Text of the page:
• Jennifer Harris Dault

    In addition to calling the twelve, we need to call the 120—those who will support these church plants. You already mentioned that most in Baptist life who support women in ministry do not tend to fund church plants. There are other denominations that still offer supports (financial, resource, etc). If we want women ministers to stay in Baptist life, it is going to take putting resources where our mouths are.

    • George Bullard

      Jennifer, that is an excellent point. Let’s start a movement to do this!

  • http://www.facebook.com/profile.php?id=1483070679 Mary Ann Boyd

    And we need pastors (men and women) who will step up and mentor these women church planters. Even more than financial support, mentor support and the support of a network of other church planters is vital. And Biblical. And we need a huge outpouring of prayer.

    • George Bullard

      Mary Ann: Agreed. Another good element! Let’s make it happen!

  • http://harrelsonagency.com/ Sam Harrelson

    I’m biased here because I happen to be Merianna’s fiance, but I just wanted to chime in on your thoughtful post, George.

    I don’t think what we need are more congregations in the CBF or the SBC and church planting is not the best primary answer for women (or men) looking to fulfill their call to being a pastor.

    As a past seminarian myself, I’ve seen friends go the church planting route out of frustration from not being able to find a pastor role or position within a baptist church. What I frequently saw was the creation of an “us vs them” mentality in the communities surrounding those church plants and it led quite often to burnout for the new pastor.

    Simply put, the seminary process for baptists looks a great deal different than it did in past decades when a degree and ordination certificate meant that you could find a role within a local congregation. Partly because of the economy, pastors are holding onto positions for much longer term and churches large and small are less inclined to take the financial burden of supporting a recent and “unproven” seminary graduate.

    That’s not good or healthy for our churches and fellowships/conventions overall.

    I’m praying Merianna is able to follow her call as she feels convicted and as I’ve witnessed. She will be an amazing senior pastor and servant to our Lord.

    It’s a shame to me that we often put politics above prayer and real need when we hand out pastor roles.

    • George Bullard

      Sam, thanks for your post. I appreciate your deep concern for the ministry calling of Merianna. My supreme hope is that she will discover the ministry role that fits the center of where God is in the process of leading her in her ministry.

      On the need for churches, I must say I believe your thoughts that no more congregations are needed is at minimum naive and at maximum a death wish for CBF. It is at least uninformed about the long-term churching patterns of movements.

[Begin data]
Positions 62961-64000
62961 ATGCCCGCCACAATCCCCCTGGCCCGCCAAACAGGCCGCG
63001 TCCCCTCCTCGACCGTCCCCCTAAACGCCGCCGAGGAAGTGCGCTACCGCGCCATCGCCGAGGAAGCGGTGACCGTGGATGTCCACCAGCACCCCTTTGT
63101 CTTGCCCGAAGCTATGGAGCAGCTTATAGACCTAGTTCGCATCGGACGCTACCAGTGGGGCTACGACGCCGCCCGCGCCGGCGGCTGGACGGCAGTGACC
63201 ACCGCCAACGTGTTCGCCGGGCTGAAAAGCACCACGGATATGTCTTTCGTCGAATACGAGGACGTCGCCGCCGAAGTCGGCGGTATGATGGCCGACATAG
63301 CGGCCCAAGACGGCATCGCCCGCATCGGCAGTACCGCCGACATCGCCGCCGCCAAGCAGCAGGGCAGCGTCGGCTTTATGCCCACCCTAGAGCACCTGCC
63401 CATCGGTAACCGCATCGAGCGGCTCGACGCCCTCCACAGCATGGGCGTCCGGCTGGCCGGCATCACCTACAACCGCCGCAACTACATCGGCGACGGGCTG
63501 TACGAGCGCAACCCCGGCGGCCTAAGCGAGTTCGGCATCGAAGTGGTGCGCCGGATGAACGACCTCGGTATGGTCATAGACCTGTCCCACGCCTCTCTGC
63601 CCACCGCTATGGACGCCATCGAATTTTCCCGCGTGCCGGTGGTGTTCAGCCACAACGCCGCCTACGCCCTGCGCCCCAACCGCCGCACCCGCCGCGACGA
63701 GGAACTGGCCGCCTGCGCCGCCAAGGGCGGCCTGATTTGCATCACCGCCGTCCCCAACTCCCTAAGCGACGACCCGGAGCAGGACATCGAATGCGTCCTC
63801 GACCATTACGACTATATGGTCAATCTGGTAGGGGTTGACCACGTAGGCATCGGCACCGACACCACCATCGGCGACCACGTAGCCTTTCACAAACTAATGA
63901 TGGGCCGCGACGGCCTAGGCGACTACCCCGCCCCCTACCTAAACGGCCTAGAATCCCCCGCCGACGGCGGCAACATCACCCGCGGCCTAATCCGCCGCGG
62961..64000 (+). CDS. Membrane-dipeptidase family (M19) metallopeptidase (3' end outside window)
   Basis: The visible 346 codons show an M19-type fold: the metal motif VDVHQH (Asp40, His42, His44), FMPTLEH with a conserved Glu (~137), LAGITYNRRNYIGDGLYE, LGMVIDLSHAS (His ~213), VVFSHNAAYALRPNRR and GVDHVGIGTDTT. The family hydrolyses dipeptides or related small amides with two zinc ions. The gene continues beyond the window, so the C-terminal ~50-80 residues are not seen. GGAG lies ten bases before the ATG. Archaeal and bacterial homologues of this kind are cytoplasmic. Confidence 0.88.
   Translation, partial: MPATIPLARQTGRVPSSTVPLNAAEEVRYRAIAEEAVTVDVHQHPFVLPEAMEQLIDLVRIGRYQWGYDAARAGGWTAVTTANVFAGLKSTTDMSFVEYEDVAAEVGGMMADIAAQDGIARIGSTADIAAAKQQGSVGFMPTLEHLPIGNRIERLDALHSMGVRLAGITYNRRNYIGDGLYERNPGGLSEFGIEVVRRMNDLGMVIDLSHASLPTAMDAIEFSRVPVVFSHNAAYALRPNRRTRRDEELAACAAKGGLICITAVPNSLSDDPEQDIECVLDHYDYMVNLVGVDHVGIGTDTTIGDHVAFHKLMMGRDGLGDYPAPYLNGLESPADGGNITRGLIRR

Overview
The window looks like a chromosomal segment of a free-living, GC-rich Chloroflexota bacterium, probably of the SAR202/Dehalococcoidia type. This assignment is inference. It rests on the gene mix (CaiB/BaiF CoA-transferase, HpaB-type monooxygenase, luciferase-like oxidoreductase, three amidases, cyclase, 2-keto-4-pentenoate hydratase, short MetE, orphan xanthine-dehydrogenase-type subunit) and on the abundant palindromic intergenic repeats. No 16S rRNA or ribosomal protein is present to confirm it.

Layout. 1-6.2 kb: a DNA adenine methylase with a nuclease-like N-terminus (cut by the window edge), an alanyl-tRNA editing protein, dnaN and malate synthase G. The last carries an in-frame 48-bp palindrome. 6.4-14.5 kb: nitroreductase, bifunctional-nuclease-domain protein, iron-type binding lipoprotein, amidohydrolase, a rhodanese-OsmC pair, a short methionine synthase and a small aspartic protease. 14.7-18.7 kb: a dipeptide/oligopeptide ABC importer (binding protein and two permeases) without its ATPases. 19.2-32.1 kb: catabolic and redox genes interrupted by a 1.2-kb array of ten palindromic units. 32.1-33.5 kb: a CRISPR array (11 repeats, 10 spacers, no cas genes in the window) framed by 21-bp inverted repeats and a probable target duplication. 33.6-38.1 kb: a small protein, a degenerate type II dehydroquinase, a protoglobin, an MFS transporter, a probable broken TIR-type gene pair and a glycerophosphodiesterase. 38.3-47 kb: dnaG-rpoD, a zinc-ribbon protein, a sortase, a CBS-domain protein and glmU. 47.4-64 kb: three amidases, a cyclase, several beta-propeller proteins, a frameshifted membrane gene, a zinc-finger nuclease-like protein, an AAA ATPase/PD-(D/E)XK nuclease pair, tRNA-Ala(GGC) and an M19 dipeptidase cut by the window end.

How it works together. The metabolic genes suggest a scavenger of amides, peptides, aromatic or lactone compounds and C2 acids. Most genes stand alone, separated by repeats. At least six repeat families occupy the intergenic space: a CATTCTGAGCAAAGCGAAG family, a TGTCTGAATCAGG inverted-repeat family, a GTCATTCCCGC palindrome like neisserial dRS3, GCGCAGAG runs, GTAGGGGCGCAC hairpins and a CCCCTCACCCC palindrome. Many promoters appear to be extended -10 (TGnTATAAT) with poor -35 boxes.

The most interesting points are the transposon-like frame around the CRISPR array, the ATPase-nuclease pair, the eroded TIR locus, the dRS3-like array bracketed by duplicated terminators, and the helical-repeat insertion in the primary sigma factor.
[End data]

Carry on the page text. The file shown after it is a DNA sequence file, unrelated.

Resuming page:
Historically church planting is the absolute best answer for women and men entering ministry. It is only through new congregations that we morph from one generation of the Church to another. Only 20% of all churches are able to be relevant to their context following their first generation of life. The other 80% become irrelevant and travel in the direction of becoming a museum rather than a movement.

      We need young to medium age adult ministers with the courage to strike out and take actions that create the new congregational communities needed for the next generation of potential followers of Jesus Christ.

      If God calls her to this, may Merianna be one of these!

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  • Paul Raybon

    Interesting challenge. I wonder what kind of approach to church planting would develop if women took the lead? The current entrepreneurial methods are tough for many ministers. Perhaps women would find a more excellent way? I have to echo some of Sam’s concerns, if church planting is seen as “what you do if you can’t work anywhere else” we are still in trouble. The successful church planters I have known seem uniquely gifted and called for it. Perhaps our challenge is to help women seminarians better explore the possibility of that calling.

    • George Bullard

      Paul, I believe that church planting ought to be our highest calling. It is the best way to increase the quality of ministry, and help our society to be more loving and just in a Christ-centered way. Few established congregations–perhaps only 20%–achieve the joy of a new congregation. The creativity many women in ministry would bring to this effort could transform the Church!

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